When I left off Wednesday, we had just crossed the river
and entered what I like to refer to as hillbilly heaven.
There is something about that little trip across the river that changes everything. The atmosphere becomes somewhat otherworldly, with an almost mystical quality, and it feels like being transported back in time.
Maybe it has something to do with the old Indian mounds that are there.
Maybe it is the old houses (is there a face at that side window?)
left to withstand the ravages of time. I love to think of the stories they could tell. Of the lives that passed through their doors.
Many years ago, when I was living in California, my brother in law would call my youngest daughter and tell her he had a message for her. He said it was from the old man on the other side of the river. He wanted her to know that he was waiting for her. Scared the pants off my daughter.
There are also meandering creeks lined with wildflowers,
fields of daisies,
little country churches,
and swinging bridges that people use to get to their homes.
While I would stop and jump out of the car every two seconds to take pictures, Sister sat and waited patiently for me.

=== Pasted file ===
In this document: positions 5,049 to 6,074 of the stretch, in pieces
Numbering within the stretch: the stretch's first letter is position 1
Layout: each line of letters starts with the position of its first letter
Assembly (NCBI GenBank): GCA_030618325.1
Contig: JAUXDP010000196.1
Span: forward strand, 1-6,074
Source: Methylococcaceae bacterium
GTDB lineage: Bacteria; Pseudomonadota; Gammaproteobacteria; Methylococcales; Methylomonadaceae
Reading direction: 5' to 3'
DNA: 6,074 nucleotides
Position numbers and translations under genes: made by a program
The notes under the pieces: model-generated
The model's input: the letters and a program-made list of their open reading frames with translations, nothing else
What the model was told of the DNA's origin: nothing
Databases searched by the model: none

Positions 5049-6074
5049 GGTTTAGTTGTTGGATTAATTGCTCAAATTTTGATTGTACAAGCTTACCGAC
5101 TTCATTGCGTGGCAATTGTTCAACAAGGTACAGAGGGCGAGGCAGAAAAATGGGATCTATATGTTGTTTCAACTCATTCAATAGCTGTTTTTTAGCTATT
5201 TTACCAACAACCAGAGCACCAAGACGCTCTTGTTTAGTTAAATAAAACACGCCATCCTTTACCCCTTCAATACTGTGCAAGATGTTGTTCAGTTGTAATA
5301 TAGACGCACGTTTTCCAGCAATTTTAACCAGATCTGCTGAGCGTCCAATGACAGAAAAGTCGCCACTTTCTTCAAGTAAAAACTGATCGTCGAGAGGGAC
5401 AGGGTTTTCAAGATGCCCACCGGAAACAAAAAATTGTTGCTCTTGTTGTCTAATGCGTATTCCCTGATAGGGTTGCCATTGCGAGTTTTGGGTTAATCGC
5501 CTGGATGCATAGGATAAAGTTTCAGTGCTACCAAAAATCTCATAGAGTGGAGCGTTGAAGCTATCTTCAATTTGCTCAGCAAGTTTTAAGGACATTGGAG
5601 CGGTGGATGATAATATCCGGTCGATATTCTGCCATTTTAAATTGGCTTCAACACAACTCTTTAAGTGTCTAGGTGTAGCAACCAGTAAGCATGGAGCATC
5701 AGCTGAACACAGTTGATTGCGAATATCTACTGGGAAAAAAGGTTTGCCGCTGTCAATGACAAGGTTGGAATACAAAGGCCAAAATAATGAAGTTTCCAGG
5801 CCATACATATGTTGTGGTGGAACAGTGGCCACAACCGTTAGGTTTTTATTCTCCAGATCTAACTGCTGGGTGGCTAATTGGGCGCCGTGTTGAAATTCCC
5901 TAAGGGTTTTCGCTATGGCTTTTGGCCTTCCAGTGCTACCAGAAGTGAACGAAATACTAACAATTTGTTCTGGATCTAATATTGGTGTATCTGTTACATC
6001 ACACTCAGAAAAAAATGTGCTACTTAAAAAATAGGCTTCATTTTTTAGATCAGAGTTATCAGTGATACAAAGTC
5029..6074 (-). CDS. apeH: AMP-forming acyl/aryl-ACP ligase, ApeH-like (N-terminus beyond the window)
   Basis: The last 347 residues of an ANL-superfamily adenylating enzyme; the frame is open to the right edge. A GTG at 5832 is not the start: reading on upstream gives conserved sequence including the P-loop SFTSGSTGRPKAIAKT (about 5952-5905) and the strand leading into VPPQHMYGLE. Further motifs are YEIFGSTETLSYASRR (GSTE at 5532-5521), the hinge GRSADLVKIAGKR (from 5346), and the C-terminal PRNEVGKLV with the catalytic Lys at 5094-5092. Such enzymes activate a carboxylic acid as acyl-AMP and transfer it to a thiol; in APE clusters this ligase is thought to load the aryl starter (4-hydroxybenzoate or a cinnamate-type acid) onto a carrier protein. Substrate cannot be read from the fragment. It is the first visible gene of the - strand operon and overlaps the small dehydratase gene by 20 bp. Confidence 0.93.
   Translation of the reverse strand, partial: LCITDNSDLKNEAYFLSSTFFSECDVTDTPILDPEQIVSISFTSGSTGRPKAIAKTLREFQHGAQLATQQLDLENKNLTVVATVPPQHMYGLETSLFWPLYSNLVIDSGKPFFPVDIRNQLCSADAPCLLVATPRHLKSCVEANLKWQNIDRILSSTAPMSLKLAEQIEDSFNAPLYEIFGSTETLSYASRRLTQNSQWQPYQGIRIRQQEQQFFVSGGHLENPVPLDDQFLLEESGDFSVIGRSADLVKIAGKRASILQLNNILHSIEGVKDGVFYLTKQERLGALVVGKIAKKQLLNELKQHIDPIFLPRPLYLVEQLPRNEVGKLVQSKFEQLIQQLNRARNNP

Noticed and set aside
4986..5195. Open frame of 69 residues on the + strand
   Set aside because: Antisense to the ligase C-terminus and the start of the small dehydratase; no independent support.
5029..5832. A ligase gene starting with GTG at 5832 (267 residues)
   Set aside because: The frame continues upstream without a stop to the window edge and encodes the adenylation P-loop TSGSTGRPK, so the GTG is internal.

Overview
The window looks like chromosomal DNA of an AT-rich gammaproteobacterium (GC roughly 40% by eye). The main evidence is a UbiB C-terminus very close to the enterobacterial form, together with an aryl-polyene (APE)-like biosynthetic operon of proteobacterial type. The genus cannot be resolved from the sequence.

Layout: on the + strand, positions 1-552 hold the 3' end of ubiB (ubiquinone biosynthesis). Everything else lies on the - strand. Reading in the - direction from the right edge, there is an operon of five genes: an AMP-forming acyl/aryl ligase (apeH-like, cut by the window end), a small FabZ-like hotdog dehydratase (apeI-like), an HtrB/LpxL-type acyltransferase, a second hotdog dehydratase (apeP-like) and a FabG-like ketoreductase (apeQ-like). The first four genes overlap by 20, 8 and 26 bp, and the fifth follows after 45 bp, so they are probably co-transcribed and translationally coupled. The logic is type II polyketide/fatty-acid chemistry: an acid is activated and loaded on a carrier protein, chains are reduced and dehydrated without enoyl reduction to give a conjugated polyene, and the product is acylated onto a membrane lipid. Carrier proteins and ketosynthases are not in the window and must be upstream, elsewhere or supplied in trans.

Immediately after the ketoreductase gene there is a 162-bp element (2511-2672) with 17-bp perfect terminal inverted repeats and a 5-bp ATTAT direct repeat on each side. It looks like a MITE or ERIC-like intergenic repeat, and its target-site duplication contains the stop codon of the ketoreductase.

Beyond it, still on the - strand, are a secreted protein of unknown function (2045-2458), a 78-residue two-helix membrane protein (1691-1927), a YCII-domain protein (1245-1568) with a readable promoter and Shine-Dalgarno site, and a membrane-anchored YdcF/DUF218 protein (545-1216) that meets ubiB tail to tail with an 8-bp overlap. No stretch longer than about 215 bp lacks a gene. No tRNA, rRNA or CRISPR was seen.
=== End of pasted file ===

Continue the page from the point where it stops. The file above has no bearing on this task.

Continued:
One time when I came back from hanging over a rusty old bridge to take some pictures of a stream (risking life and limb, I might add)
I noticed that Sister had the doors locked and the windows down.
Me: Um, why are the doors locked and the windows down out here in the country.
Sister: I was afraid someone might get me.
Me: Then why are the windows down?
Sister: I figured it would be easier to get the windows up then lock the doors quickly.
Me: Yep, you're probably right. I've been reading stories about marauding bands of old hillbillies just waiting to steal the Coach shoes right off the feet of some unsuspecting city woman. I guess I'm safe, because they don't want these dirty old tennis shoes.
Maybe if we're lucky, the good Lord's willing, and the creek don't rise, we can hightail it out of here and make it safely back to civilization.